McRoskey Mattress Co. is proud to be hosting San Francisco’s Open Studios artists in our 3rd Floor Factory Loft on October 22nd and 23rd. In the lead up to the Open Studios weekend, we will be featuring the artists that are showing with us in our blog.
I’m not exactly sure how long clay has been stuck to me…
As far back as I can remember, I’ve enjoyed being able to make things. As a child with limited resources to build with, I had dreamed of somehow using the earth and dirt around me to build all that I could conceive of. I tried to work with clay a few times when I was a child, but I could only make a mess and lost interest quickly. Around the same time, there was also a part of me that felt guilty about the idea of destroying the earth for my ambitions.
With some time passing, I believe that what drew me back to using clay later in life was its seemingly limitless versatility and ability to undergo drastic changes. I originally wanted to pursue anything other than fine arts in college, but I now hold a Bachelor’s of Fine Arts degree in Ceramics and Printmaking. Additionally, I have been working professionally in multiple aspects of the ceramic world for roughly 9 years, with a great number of these years having worked in the world of production ceramics.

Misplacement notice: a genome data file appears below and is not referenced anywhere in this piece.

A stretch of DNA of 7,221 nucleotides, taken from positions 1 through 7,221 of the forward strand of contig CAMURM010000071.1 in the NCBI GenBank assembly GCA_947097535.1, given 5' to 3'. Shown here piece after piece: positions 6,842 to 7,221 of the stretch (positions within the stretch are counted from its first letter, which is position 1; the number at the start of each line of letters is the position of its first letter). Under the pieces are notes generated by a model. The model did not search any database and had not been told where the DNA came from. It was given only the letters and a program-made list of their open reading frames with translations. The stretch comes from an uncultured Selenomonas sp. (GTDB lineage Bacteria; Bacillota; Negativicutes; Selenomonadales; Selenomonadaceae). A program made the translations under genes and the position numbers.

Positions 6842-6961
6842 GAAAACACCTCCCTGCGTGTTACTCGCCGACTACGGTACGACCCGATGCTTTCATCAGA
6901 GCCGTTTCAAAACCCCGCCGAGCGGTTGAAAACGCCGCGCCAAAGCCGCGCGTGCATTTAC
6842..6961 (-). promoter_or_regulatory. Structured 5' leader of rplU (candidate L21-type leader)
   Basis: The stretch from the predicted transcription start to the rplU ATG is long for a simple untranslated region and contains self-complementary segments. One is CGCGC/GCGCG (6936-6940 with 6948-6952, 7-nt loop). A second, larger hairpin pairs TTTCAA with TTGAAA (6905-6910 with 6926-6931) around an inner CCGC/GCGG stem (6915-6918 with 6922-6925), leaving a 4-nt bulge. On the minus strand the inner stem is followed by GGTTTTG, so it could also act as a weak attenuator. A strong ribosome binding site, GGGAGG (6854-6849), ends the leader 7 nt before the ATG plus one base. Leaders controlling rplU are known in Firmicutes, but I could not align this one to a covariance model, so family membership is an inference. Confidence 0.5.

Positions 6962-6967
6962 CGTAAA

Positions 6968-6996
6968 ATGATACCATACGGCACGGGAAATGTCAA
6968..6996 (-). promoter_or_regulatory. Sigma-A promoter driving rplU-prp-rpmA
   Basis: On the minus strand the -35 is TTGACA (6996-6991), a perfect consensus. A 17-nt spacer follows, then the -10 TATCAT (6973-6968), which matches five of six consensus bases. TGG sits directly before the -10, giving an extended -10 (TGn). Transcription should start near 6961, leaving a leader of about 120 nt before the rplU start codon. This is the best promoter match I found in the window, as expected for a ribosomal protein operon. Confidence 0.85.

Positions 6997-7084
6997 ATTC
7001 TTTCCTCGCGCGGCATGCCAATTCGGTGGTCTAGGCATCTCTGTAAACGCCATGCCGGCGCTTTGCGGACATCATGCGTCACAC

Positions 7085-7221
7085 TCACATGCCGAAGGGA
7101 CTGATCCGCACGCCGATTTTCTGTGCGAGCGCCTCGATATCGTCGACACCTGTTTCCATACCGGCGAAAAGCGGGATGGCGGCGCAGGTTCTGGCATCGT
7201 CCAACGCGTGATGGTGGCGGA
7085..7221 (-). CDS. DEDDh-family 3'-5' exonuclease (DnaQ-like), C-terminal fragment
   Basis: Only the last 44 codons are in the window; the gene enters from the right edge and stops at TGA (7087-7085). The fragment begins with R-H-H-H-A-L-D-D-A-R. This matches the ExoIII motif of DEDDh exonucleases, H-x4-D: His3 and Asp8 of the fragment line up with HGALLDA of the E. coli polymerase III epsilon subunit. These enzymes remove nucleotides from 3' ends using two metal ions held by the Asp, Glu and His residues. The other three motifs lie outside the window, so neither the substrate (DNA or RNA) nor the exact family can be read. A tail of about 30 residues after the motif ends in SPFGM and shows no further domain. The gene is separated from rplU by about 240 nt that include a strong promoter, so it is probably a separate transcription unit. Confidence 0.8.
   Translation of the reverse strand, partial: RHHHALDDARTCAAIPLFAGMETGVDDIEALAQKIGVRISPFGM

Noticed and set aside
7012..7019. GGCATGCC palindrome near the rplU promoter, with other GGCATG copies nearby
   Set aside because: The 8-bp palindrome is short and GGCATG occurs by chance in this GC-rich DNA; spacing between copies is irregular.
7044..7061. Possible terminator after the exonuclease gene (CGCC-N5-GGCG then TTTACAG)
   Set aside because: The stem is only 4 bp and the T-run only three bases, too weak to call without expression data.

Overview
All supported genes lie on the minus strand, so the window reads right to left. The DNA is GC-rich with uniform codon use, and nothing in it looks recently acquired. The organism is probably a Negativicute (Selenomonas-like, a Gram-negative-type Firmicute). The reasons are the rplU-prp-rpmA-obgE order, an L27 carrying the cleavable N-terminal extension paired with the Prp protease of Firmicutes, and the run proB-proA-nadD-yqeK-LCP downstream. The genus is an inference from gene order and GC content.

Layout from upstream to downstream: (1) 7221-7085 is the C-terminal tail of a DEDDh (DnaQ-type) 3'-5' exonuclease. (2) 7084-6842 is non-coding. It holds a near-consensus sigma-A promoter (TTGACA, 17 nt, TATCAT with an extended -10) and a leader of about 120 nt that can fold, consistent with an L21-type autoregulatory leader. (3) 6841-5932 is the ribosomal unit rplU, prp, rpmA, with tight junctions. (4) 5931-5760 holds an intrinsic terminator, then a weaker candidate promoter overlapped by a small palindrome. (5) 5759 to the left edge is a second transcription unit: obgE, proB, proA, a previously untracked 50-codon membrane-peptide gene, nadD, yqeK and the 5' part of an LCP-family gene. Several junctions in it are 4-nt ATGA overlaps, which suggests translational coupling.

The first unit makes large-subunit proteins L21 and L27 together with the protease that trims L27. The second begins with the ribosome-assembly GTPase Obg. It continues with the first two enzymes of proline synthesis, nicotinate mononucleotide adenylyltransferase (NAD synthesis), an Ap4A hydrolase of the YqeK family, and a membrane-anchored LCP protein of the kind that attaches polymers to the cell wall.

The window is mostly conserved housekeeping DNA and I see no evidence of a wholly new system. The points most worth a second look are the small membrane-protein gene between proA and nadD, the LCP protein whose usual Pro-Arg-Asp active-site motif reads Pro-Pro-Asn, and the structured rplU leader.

Up until a few months ago I was a teacher and the studio manager of The Clay Underground in San Francisco, California, where I also did the majority of my work. You can see my work online on my website.
ARTIST STATEMENT – CONSIDERATIONS BEYOND CERAMICS
For awhile the work that I had been making sometimes involved elements of nature. More often than not though, my work just looked like your “average” handmade pots. I hadn’t really considered the importance of wildlife around us, until a co-worker from The Annapolis Pottery approached me and asked me to make a ceramic hedgehog for her. The cute and whimsical hedgehogs that I had made led to more animal related requests from others, and had allowed me to explore my ideas regarding wildlife a little further.
Before my fellow ceramic artists and myself were evicted from our clay home and studio, I had begun to try to think back to my childhood thoughts and that common human dilemma. How can we keep building, thriving, and existing in the world but simultaneously allow the rest of the plant and animal-kind to do the same? As a species we’ve done so much already to gentrify so many animals out of our world, some to the point of no return. That’s what fascinates me now, how some of these animals can somehow manage to survive around us. At the same time, I am saddened by the loss of rich diversity and a healthier world that we could be living in.